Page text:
wake of this. we heard similar language after the las vegas shooting in which republicans seem to support the idea of banning bomb stocks. arming getting close to critical mass, that something will happen? or will be talked about and like we have seen they will fade away. >> history suggests there will be a moment here like there was with bomb stocks and then it will go away. that said, i think this really does feel like there is a different current in the water. i think we see evidence president trump feels there is something different about this time too. the main difference to me i think is the kids. it is really hard to look away and really hard to ignore 17, 18-year-olds blaming adults, blaming the president, blaming the political system, blaming both parties for not doing enough. if that level of action and political engagement continues,
it's going to be hard for everyone to look away. >> john: tom, can these students go up against the entrenched beliefs on both sides of the aisle in washington? >> they can. they are effective communicators for their cause. the problem is with these instants, we see in hindsight what we should've seen in foresight. interesting fact. the last three mass shootings in florida, omar martin, pulse nightclub. fort lauderdale airport shooting, january 2017 and this one. all three perpetrators were on the radar of the fbi. in fact, the one who shot up the fort worth airport went to the fbi office and said he was being mind controlled by the cia. said these crazy things and still manage to get a gun, going do this. the fbi i think really did drop the ball not just in this incident but others. we have the dots. they are there but we are not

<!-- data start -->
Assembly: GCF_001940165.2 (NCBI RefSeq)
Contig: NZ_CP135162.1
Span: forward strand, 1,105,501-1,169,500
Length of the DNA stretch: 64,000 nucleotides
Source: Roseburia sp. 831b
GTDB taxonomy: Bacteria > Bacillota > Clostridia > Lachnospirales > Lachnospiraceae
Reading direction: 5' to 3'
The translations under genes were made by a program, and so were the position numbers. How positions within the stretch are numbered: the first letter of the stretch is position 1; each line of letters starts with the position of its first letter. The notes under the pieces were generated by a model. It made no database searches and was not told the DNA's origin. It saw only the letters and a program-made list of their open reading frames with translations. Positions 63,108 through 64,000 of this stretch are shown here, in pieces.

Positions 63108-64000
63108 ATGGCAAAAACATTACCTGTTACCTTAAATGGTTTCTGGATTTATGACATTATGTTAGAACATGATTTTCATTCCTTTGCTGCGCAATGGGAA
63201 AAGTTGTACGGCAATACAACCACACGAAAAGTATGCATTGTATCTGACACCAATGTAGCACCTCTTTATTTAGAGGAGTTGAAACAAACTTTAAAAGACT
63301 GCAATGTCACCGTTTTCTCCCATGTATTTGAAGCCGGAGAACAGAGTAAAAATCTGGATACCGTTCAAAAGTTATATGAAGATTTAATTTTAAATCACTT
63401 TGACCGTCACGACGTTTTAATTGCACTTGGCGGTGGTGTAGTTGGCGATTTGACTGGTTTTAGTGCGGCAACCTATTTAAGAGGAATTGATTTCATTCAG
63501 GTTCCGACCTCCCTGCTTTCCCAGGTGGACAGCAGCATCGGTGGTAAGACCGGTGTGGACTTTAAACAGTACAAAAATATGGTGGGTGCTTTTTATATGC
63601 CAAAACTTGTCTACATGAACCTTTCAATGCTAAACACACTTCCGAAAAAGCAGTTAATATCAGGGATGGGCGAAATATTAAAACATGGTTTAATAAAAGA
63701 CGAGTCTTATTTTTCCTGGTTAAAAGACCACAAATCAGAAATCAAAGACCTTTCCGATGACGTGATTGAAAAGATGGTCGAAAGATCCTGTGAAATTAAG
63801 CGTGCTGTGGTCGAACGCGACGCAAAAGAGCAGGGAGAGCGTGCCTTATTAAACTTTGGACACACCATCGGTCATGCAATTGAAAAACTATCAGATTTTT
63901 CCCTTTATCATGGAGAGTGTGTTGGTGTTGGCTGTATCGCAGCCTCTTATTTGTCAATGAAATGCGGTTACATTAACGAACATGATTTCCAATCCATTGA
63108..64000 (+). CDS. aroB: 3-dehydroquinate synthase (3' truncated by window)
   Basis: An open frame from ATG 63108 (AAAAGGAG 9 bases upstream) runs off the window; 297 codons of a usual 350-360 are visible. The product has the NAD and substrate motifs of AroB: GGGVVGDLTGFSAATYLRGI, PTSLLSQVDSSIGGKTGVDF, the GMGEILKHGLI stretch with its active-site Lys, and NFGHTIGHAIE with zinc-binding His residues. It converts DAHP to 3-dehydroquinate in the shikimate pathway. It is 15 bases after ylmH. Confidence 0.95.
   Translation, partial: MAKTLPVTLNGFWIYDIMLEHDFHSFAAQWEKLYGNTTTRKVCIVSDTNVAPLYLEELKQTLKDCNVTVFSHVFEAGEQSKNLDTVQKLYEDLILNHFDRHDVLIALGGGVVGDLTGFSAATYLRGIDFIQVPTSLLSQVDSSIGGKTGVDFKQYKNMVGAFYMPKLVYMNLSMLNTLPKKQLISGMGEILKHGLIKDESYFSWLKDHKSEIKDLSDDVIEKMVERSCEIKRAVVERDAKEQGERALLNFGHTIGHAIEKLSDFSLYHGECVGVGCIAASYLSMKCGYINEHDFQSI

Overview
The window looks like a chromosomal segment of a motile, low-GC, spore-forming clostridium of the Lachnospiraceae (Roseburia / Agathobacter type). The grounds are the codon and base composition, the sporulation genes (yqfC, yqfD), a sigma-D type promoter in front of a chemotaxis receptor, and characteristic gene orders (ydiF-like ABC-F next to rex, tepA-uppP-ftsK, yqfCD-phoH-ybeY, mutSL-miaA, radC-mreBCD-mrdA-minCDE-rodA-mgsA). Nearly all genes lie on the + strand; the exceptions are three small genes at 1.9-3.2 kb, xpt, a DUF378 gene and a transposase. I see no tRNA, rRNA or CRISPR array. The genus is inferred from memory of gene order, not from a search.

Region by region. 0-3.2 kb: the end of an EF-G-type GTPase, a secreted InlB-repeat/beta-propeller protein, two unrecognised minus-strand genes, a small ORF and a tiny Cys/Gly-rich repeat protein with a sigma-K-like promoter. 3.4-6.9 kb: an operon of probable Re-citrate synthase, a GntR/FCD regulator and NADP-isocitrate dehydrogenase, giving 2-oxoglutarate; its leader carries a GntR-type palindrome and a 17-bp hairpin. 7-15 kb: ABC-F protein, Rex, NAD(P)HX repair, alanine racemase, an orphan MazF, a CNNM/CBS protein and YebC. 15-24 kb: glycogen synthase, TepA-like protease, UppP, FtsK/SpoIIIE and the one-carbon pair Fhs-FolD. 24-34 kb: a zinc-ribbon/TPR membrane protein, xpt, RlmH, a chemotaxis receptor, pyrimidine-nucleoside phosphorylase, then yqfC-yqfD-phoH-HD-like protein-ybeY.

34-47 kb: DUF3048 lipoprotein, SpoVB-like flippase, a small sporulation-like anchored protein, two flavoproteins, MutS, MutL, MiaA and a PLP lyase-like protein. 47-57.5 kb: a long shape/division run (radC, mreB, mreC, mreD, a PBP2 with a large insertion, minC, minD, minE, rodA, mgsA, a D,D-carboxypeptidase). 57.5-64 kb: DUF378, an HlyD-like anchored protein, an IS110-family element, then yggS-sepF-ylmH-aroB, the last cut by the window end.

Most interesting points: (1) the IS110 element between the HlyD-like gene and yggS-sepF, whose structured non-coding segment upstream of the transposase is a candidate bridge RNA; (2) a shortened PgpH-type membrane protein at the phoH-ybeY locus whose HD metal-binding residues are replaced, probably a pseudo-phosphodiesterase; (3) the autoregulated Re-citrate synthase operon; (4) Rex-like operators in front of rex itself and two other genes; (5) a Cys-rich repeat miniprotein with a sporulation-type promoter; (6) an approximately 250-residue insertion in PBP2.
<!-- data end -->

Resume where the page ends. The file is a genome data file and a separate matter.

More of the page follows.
able to connect them. >> john: mollie, one of the big questions is where does president trump come down all this and where is the appropriate role? let's hear what john kasich said. >> we need leadership out of the executive. this is a great opportunity for common sense steps that can be taken. in the area of background checks. of course the president can lead on this and should lead on this. >> john: the president supports enhanced background checks but really what he is supporting is to enforce the laws already on the books to make sure the federal government and states report to this and ics criminal background check database. they are not doing now. how much leadership are we going to see? >> people want government action and if they care about government action, there is these. this is the third shooting where there was government failure.